benchmark datasets: 4
4.1 Data & Experiment Setup. Datasets: We conduct experiments on four benchmark datasets: Laptop (L), Restaurant(R), Device (D), and Service (S). L contains reviews from the laptop domain in SemEval-2014 ABSA challenge (Pontiki et al, 2014)

transfer pairs: 3
It is easy to see that Joint performs slightly better than Sequential, which shows the advantages of joint optimization. To qualitatively show the effect of our wordlevel instance weighting method, we show the most important words for the target domain on three transfer pairs in Table 5. The results show that the common opinion words (e.g., beauty, amazement and satisfactory) or aspect words (e.g., employee, desk and kitchen) gain more weight in the wordlevel instance weighting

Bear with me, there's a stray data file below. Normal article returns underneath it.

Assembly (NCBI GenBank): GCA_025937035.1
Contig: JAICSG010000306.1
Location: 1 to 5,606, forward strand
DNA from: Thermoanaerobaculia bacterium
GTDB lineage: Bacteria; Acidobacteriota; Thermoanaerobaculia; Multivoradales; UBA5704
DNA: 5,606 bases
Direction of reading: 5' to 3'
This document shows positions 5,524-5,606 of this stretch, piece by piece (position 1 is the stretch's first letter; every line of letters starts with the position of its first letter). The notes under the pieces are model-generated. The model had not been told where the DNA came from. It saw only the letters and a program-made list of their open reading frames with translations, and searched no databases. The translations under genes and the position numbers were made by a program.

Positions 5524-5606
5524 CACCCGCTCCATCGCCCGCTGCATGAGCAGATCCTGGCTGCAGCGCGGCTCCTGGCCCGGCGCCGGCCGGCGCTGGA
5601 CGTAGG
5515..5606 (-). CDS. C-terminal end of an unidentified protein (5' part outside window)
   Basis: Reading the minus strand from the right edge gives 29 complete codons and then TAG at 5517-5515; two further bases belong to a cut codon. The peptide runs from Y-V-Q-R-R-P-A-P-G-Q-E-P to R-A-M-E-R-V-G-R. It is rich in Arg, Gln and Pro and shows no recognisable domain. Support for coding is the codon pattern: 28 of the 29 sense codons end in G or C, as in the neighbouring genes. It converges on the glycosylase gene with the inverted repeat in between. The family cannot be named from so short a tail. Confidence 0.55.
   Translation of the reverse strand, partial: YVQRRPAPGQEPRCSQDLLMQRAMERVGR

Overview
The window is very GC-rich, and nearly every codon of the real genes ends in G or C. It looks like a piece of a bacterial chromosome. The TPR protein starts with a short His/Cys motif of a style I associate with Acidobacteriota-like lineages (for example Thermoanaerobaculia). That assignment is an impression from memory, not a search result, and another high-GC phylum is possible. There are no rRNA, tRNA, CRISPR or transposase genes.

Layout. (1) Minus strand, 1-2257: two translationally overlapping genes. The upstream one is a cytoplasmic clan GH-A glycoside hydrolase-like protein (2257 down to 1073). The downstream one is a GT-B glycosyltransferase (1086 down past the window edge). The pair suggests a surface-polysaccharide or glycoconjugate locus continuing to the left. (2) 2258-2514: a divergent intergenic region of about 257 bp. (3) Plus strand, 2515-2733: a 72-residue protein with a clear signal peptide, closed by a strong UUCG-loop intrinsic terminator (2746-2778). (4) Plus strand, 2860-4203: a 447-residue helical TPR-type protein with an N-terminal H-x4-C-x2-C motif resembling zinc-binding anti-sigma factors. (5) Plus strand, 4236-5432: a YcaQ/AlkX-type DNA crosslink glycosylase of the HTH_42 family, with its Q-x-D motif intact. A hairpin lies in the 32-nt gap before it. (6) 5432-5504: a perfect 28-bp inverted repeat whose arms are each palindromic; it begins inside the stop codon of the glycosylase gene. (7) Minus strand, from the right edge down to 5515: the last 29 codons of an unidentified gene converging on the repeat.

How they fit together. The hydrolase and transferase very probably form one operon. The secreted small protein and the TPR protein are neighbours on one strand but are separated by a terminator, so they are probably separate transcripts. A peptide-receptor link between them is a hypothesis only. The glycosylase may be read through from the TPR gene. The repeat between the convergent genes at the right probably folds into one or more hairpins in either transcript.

benchmark datasets: 4
In instance-based domain adaptation, we employ a domain classifier to learn to assign appropriate weights for each word. Extensive experiments on four benchmark datasets demonstrate the superiority of our Unified Domain Adaptation (UDA) approach over existing methods in both cross-domain End2End ABSA and cross-domain aspect extraction. We would like to thank three anonymous reviewers for their insightful comments and helpful suggestions